Note: The restrict-Access-To-Tenants header should contain your Tenant’s domain(s), comma-separated if more than one. Example: “,”

The Restriction-Access-Context header must contain the Tenant ID as shown in the Azure Portal.

Click Finished

From the SSL Orchestrator Configuration screen select Services. Click the padlock to Unprotect Configuration.

Note: Disabling Strictness on the ICAP Service is needed to modify it for Tenant Restrictions header insertion. Strictness must remain disabled on this service, and disabling strictness on the service has no effect on any other part of the SSL Orchestrator configuration.

Click OK to Unprotect the Configuration

From Local Traffic select Pools > Pool List

Select the Office365_Tenant Pool

Under Active Health Monitors select tcp and click >> to move it to Available

Click Update

Note: The Health Monitor needs to be removed because there is no actual ICAP service to monitor.

From Local Traffic select Virtual Servers > Virtual Server List

Locate the Office 365 ICAP service that ends in “-t-4” virtual server and select it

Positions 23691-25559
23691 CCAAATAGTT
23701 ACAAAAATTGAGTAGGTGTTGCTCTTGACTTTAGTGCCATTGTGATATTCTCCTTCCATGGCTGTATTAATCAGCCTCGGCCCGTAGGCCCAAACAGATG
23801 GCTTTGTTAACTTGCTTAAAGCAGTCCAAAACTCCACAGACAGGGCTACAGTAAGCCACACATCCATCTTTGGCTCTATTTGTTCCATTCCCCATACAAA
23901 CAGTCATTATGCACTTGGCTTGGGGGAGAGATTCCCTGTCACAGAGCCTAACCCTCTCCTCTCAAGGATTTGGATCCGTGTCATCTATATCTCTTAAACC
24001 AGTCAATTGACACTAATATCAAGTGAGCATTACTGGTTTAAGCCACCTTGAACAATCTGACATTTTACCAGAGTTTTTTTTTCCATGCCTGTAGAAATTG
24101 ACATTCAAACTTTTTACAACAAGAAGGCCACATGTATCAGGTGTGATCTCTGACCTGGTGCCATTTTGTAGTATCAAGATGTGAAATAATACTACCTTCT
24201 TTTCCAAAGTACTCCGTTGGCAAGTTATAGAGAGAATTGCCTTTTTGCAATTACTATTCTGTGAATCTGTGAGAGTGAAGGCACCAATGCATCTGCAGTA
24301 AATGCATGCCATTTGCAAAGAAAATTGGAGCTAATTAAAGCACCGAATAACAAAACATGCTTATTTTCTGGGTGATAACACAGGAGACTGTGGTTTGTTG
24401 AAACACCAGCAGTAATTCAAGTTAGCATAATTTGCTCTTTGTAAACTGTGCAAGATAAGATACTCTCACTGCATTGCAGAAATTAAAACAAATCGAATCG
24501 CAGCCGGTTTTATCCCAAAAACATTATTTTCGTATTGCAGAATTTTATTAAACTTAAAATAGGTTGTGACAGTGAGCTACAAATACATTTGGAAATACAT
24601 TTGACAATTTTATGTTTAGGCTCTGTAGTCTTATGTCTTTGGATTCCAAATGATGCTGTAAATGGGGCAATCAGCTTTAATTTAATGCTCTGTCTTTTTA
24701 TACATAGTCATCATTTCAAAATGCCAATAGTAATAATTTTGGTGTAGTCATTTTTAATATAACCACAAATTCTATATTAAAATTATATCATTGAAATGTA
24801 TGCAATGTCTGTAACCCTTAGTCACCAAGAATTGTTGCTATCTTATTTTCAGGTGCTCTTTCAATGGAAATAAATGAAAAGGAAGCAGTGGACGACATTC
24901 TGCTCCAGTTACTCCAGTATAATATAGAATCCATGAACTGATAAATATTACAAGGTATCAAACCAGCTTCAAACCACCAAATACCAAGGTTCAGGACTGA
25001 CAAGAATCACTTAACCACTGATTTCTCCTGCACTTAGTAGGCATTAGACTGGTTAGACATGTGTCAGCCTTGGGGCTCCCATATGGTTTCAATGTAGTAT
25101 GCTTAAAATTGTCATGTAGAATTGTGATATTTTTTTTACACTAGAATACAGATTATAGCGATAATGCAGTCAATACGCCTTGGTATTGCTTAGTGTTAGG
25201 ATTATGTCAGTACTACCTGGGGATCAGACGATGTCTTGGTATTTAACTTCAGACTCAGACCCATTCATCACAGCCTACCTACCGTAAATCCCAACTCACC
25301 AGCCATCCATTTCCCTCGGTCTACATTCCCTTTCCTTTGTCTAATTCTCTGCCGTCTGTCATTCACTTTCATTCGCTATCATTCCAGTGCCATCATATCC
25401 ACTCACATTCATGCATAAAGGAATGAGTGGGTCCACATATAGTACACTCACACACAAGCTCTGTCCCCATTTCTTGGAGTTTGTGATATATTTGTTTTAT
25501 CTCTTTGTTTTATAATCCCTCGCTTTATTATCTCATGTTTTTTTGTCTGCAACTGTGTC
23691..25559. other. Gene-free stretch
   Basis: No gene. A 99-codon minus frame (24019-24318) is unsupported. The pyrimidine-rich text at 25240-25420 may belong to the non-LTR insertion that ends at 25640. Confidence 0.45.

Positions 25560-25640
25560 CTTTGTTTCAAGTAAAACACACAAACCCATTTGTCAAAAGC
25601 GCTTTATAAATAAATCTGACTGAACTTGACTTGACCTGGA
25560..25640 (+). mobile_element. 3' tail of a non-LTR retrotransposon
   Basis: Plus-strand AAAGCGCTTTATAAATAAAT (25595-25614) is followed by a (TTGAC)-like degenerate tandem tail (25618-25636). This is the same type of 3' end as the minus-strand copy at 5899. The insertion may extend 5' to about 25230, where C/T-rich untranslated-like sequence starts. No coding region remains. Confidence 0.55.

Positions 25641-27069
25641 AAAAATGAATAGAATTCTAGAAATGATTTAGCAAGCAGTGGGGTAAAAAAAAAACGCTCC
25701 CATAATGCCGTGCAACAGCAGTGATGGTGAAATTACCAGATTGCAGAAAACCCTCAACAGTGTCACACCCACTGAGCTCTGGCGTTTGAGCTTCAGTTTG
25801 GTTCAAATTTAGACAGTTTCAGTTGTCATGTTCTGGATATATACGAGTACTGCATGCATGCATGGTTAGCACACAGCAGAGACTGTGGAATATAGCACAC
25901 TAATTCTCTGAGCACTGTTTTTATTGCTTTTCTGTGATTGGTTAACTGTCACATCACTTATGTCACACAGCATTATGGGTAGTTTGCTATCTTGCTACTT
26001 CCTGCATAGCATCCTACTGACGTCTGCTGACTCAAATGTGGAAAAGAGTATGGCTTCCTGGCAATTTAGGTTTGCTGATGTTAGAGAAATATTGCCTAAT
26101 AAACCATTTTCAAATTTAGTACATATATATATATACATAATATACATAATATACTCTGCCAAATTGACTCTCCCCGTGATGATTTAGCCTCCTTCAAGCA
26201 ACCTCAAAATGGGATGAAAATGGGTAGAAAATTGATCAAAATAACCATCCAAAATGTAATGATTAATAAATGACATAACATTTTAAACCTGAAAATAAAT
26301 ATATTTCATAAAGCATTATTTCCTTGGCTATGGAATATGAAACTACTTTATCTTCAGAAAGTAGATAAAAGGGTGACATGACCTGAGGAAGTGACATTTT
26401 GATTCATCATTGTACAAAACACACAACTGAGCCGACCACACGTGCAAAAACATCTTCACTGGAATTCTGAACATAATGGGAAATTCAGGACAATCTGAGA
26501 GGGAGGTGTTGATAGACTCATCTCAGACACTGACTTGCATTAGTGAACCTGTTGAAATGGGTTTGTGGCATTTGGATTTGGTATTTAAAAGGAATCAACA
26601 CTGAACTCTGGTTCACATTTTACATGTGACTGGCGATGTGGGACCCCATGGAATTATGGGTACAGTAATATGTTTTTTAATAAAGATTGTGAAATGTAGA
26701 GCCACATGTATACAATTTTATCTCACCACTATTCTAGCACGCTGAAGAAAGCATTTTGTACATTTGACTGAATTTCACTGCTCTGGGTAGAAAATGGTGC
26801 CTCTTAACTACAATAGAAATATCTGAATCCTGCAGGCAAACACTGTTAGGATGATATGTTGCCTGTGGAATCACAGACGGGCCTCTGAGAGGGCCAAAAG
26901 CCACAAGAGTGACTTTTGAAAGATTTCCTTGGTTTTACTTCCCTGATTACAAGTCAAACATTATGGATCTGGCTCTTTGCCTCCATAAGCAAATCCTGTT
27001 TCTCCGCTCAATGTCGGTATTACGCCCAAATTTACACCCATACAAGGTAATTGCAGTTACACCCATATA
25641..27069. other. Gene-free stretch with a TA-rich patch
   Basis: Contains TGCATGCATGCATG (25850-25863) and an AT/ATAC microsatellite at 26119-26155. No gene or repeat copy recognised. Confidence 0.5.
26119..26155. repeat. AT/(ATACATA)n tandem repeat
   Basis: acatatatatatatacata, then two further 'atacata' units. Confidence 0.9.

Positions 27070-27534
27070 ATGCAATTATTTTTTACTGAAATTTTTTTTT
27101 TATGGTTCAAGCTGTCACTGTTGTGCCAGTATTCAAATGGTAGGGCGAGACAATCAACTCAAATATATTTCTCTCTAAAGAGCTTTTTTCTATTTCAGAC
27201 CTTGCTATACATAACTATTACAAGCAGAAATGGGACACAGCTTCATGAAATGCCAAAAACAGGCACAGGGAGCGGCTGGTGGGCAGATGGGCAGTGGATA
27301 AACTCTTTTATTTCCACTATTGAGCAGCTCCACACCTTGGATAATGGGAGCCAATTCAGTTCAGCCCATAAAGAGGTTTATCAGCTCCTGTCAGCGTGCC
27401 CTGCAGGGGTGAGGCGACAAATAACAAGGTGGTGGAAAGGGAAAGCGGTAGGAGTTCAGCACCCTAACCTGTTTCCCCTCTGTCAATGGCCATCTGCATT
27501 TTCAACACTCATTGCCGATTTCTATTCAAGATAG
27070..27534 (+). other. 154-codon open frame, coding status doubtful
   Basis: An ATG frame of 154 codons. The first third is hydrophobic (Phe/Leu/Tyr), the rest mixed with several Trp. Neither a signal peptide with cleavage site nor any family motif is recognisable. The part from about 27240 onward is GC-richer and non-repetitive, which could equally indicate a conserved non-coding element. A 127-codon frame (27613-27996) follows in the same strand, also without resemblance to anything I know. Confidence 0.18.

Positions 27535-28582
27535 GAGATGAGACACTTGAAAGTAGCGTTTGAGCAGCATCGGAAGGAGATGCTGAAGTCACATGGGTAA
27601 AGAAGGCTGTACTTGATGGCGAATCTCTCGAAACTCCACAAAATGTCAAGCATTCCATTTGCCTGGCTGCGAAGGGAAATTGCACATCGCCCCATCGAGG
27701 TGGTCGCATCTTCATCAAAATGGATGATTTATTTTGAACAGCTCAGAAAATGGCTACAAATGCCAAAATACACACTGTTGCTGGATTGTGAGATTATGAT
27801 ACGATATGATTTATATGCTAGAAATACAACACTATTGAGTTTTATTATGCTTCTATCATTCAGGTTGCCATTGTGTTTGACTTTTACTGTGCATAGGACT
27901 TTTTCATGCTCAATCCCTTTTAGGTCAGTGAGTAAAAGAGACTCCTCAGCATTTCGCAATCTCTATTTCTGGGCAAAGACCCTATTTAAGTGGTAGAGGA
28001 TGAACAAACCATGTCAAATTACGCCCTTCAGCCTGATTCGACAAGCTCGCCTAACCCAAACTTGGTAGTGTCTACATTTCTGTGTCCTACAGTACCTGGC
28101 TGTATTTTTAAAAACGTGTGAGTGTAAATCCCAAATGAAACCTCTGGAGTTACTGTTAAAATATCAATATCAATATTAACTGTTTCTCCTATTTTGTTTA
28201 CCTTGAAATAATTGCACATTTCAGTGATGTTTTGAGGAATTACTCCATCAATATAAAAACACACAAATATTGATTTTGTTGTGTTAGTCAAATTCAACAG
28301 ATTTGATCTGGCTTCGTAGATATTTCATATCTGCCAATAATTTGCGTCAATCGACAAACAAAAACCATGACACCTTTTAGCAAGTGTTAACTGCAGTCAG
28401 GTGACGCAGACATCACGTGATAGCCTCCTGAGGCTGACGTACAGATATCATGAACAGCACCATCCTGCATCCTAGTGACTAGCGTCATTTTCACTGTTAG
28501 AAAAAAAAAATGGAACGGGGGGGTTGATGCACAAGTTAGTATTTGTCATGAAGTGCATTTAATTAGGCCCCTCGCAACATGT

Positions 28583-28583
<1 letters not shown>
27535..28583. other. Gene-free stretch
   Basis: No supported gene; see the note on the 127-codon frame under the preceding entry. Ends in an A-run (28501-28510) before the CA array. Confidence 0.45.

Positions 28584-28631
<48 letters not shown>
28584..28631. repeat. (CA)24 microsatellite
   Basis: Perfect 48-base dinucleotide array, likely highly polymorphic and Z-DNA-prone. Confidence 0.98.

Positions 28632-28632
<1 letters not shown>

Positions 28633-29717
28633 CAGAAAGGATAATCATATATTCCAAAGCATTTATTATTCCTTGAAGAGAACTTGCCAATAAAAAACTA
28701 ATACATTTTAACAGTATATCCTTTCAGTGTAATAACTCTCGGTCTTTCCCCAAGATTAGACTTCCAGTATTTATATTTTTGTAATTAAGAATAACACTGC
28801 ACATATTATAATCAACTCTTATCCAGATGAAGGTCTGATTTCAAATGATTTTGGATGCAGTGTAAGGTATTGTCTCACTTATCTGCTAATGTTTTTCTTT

Set the Request Adapt Profile and Response Adapt Profile to None to disable the default ICAP Profiles

Click Update at the bottom

Click the Resources tab

Click the Resources tab > Manage

Select the iRule created previously, TenantRestrictions in this example and move it to the left under Enabled

Click Finished

Step #5 Test the Tenant Restrictions

Attempt to login to with your Tenant Restrictions domain.

Note: you must attempt to login with an email address and password in order to see the following error page:


[1] Detailed information from Microsoft on Tenant Restrictions

[2] Microsoft Azure portal

Published Jun 01, 2020
Version 1.0

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  • Nice! Is there a similar option for Dropbox being restricted if it is private or company dropbox?

  • I think it's possible but don't have the details just yet. I will ask around and report back.

  • Late to the party, but yes, doing the same for Dropbox would be pretty straight forward.

    For all * HTTP requests, insert the following header:

    X-Dropbox-allowed-Team-Ids = (dropbox team ID)

    Note of course for tenant restrictions to work, you must decrypt this HTTPS request, as that'd be the only way to insert an HTTP header.